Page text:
Shining a spotlight on the dawn of dark tourism

For the majority of us, booking a holiday means a search for sunshine destinations, lively resorts, or secluded beaches for a bit of rest and relaxation.

But there’s also a trend among some travellers to seek out places historically linked with death and tragedy, as the phenomenon of dark tourism grows in popularity.

Locations linked with atrocities or natural disasters, or visits to the former homes of serial killers, nuclear disaster zone sites, and execution chambers are all fascinating to dark tourists.

Tourism expert Bev Boden will share insight into this growing area of tourism in a FREE Spotlight talk on June 25 at Saltburn Arts & Community Centre.  Ahead of that, she spoke to Talking Teesside about what led her to join the growing number of dark tourists.

What sparked your interest in dark tourism?

Like many people, I watched the horror film Chernobyl Diaries, along with an array of Netflix series, including The Devil Next Door and the Dark Tourist. I realised that sites associated with death and disaster had mass appeal and global reach, in the sense that they were being packaged and commodified as a dark tourism brand.

There are locations which offer a chance to educate people and provide insight, along with the opportunity to learn from the past when shaping the future.

Where was the first ‘dark tourism’ destination you visited?

After watching the film Chernobyl Diaries, I visited the location in 2015 and quickly became fascinated. Having previously travelled to the site of the battlefields from the First and Second World War, the experience of  Chernobyl felt distinctly surreal.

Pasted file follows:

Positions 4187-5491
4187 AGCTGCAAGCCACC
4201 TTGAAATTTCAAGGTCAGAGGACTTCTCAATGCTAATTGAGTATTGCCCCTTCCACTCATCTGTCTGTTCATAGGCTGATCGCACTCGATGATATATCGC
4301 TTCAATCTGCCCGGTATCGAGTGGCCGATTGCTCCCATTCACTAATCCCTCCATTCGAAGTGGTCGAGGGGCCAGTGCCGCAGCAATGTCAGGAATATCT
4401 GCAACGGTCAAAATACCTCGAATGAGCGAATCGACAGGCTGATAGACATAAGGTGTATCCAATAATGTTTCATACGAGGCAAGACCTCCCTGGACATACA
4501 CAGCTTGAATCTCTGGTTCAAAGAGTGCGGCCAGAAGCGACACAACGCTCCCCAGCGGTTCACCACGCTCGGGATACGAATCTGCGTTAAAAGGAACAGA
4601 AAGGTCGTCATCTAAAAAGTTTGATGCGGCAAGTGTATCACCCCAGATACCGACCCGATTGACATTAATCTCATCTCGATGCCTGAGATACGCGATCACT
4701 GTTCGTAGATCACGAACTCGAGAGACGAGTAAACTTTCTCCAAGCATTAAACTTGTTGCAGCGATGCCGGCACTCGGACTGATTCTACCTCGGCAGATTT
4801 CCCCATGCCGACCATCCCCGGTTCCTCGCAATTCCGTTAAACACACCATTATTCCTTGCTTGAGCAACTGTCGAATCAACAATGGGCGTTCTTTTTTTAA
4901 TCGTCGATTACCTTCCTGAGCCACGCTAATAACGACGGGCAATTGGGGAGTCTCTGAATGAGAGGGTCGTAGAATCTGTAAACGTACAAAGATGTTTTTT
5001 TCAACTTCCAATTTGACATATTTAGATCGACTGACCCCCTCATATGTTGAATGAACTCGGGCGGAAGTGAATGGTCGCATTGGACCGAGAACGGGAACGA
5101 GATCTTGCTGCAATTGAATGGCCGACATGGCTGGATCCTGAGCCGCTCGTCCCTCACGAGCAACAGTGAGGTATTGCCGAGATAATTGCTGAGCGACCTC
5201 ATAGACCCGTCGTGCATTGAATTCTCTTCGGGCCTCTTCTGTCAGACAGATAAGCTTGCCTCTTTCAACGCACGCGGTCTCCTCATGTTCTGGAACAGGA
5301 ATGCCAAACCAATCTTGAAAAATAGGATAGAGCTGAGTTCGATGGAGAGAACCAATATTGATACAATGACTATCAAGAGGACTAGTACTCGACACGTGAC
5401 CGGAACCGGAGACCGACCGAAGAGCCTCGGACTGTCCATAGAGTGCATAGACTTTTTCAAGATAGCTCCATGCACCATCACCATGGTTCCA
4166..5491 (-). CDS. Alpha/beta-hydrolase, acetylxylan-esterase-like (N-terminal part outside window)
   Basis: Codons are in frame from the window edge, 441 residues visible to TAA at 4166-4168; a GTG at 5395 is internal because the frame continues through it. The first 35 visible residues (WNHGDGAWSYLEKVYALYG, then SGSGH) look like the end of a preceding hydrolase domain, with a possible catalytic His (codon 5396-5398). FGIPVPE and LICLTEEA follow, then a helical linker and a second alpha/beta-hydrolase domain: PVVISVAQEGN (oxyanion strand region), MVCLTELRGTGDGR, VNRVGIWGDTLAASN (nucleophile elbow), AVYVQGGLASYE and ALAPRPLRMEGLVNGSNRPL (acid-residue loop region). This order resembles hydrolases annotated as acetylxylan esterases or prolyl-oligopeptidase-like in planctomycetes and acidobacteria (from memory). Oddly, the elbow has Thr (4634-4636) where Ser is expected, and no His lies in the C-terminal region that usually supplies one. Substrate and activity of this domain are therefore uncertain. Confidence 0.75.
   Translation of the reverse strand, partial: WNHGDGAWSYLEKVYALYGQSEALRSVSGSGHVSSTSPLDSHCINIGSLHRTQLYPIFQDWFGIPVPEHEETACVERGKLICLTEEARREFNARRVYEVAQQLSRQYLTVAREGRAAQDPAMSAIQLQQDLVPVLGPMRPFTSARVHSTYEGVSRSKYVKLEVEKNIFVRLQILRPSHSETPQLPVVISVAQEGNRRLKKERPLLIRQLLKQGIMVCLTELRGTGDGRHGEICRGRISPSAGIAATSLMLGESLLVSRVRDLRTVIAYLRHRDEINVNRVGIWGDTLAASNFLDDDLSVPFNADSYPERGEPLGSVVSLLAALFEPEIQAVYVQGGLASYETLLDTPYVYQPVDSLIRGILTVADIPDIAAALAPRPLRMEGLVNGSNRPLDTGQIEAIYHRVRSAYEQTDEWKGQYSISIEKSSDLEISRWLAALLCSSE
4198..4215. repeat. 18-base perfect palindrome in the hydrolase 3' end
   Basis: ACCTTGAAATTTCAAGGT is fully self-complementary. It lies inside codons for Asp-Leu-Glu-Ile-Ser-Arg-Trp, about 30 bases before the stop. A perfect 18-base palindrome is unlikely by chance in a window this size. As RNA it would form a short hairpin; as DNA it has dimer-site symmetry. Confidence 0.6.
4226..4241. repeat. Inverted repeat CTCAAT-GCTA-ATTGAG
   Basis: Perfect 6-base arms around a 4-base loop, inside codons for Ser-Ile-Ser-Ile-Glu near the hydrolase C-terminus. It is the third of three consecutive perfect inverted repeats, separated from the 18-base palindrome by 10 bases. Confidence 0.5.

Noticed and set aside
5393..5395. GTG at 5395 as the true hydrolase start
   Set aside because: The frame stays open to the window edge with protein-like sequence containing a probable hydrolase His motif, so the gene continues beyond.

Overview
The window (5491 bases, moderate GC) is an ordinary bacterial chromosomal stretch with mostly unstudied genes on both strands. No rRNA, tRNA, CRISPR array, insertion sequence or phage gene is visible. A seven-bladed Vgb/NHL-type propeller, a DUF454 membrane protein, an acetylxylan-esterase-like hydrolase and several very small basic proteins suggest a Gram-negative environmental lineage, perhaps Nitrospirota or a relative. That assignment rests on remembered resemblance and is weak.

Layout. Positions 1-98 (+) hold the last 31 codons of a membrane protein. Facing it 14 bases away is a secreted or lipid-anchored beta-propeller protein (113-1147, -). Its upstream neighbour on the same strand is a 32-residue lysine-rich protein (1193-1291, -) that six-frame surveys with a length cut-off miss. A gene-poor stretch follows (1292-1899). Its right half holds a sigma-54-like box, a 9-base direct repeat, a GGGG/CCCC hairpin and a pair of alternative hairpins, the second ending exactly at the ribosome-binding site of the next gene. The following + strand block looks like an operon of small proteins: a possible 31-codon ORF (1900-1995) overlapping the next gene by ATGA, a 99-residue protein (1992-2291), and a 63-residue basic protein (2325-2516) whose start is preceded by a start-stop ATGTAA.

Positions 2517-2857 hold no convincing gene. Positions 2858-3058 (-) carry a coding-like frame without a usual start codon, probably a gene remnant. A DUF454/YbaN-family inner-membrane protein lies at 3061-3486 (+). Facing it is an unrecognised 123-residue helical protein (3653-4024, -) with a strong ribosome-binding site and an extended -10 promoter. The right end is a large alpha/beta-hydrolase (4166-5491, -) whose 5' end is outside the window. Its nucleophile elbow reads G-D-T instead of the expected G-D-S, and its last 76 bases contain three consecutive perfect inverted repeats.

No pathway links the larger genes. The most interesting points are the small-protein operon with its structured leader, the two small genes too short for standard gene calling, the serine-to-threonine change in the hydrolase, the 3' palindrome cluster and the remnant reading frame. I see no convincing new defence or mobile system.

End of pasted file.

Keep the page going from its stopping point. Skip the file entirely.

What was it like visiting this destination?

I had never experienced anything like it. The rules and regulations were frightening, not to mention visiting the ghost town of Pripyat, which was once home to 50,000 people and the workers of Chernobyl. It was quite surreal, and, even now, almost a decade later, it’s difficult to describe. The whole site was ravaged by radiation and knowing that the levels were still high added a certain level of tension.  I was in shock and awe at the scale of the tragedy and how nature had reclaimed the land.

How did this trip spark your interest in visiting other destinations?

I realised that I was really interested in watching television shows and films related to the macabre, and also that dark tourism was a global phenomenon and that I wasn’t alone in seeking out these informative programmes.

A visit to the  Auschwitz-Birkenau Memorial and Museum led me to ask myself – why do people travel to places associated with death, disaster, and suffering? Each year, 1.2 million people visit Auschwitz, so there is something to be said about the appeal of dark tourism.

I am currently working towards a doctorate at Teesside University, which involves an exploration of the impact that working at Auschwitz-Birkenau Memorial and Museum has on its guides.  I have worked alongside and interviewed several guides, who all spoke about the importance of educating tourists about the past.  As part of my academic research, I’m also creating a support guide for tour guides who are working tirelessly in the field for others.  This is something I can give back to guides who dedicate their lives to educating others in such a moving way.

Why do you think there is so much interest in this kind of holiday destination?

It has changed my lens on the world and inspired me to aim to do more good. I have visited many dark sites, all of which affected my research and touched me, based on the preserved artefacts and the impact on people and place. I recently visited the  Exorcist steps in Washington DC, the Arlington Memorial, also in DC, the  9/11 Memorial and Museum, and, much closer to home,  the York Dungeon – all dark sites which educate uniquely.

What can people expect from your talk?

I continue to explore and research dark tourism, as it highlights sustainable tourism, tourist behaviour and the preservation of historic effects to educate future generations. Although dark tourism is not a new concept, it is helping to encourage people to visit places they might otherwise have not thought about visiting or learning about.

Find out more and book a FREE place to hear Bev’s Spotlight talk –  The Darker Side of Travel – on June 25 at Saltburn Arts & Community Centre.  

Author: Michelle

Michelle is a former regional newspaper journalist now working as a Communications Co-ordinator at Teesside University. She’s happiest when listening to music and has a soft spot for indie-rock, house and 90s rave.